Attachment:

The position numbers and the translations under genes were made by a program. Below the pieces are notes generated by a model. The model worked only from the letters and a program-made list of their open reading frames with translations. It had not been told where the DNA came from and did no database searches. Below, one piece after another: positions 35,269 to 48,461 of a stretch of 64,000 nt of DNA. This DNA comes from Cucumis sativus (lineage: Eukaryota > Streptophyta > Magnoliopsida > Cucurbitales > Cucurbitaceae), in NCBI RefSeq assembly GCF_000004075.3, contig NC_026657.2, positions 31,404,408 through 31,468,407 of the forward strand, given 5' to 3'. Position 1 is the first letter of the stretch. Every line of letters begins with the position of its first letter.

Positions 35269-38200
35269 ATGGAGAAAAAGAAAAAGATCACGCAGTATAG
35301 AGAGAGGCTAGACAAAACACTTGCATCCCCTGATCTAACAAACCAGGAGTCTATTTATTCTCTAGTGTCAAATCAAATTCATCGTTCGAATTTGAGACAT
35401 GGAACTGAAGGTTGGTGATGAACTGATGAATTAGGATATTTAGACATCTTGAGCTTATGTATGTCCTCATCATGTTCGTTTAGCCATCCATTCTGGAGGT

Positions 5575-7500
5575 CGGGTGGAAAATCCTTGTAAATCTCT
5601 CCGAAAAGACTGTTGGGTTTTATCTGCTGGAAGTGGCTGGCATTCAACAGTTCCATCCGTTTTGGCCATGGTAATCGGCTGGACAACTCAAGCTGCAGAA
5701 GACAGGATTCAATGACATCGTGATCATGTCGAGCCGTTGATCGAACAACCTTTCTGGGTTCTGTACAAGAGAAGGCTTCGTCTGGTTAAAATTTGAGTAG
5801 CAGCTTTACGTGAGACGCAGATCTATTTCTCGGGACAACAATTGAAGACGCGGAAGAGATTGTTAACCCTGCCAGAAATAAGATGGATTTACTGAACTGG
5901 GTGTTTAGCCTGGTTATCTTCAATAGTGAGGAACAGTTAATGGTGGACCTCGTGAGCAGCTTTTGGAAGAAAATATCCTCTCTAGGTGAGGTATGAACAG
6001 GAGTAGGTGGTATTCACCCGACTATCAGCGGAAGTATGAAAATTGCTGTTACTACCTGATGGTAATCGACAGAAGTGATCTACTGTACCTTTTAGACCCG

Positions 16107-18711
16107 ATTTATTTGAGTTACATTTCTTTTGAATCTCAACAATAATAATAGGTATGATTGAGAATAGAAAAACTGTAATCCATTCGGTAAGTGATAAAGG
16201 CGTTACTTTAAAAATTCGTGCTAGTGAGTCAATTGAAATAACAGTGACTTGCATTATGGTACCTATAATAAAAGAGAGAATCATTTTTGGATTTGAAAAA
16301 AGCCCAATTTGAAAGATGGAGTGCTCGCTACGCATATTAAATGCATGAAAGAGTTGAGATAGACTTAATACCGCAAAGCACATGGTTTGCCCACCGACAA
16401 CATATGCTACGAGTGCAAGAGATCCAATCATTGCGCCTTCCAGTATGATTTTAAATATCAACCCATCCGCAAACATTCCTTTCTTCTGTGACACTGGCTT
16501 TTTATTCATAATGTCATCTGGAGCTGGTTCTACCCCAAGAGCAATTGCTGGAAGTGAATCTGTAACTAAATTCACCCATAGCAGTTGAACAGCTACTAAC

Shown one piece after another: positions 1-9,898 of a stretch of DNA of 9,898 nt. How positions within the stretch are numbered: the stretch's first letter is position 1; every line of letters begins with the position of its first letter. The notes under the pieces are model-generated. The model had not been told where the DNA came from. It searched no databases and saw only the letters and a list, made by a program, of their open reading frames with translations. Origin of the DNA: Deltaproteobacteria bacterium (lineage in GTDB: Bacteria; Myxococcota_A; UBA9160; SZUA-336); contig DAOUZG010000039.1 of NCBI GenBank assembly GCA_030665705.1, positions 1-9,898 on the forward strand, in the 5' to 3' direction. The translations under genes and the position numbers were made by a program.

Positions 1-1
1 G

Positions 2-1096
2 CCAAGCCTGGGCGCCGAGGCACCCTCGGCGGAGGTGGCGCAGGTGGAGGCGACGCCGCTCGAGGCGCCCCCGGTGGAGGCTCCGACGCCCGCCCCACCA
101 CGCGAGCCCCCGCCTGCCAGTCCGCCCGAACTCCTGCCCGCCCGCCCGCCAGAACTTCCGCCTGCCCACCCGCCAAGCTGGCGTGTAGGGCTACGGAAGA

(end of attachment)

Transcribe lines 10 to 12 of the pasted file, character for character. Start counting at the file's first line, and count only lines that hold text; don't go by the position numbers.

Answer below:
5801 CAGCTTTACGTGAGACGCAGATCTATTTCTCGGGACAACAATTGAAGACGCGGAAGAGATTGTTAACCCTGCCAGAAATAAGATGGATTTACTGAACTGG
5901 GTGTTTAGCCTGGTTATCTTCAATAGTGAGGAACAGTTAATGGTGGACCTCGTGAGCAGCTTTTGGAAGAAAATATCCTCTCTAGGTGAGGTATGAACAG
6001 GAGTAGGTGGTATTCACCCGACTATCAGCGGAAGTATGAAAATTGCTGTTACTACCTGATGGTAATCGACAGAAGTGATCTACTGTACCTTTTAGACCCG